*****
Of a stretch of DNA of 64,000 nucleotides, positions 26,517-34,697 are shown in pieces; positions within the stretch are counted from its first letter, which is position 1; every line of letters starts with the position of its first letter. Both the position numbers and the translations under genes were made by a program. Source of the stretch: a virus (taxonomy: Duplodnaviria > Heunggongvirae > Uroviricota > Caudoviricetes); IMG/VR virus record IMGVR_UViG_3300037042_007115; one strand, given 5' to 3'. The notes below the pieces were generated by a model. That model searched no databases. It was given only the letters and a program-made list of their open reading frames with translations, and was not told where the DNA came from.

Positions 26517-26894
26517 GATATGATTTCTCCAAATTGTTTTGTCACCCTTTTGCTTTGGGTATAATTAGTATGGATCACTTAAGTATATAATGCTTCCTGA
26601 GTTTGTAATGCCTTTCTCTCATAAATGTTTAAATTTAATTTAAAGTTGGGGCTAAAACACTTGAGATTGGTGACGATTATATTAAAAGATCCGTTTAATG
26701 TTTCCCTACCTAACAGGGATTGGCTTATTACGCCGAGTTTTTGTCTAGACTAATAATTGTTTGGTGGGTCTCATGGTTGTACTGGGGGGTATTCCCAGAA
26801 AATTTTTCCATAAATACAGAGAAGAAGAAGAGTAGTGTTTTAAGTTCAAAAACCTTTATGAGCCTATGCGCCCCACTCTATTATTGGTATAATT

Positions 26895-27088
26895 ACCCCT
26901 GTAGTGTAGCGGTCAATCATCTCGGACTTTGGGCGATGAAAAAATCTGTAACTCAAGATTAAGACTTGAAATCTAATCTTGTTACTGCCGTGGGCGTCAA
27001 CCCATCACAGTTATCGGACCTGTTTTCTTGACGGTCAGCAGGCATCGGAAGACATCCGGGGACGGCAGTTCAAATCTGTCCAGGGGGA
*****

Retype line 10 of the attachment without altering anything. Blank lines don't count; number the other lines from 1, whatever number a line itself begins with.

27001 CCCATCACAGTTATCGGACCTGTTTTCTTGACGGTCAGCAGGCATCGGAAGACATCCGGGGACGGCAGTTCAAATCTGTCCAGGGGGA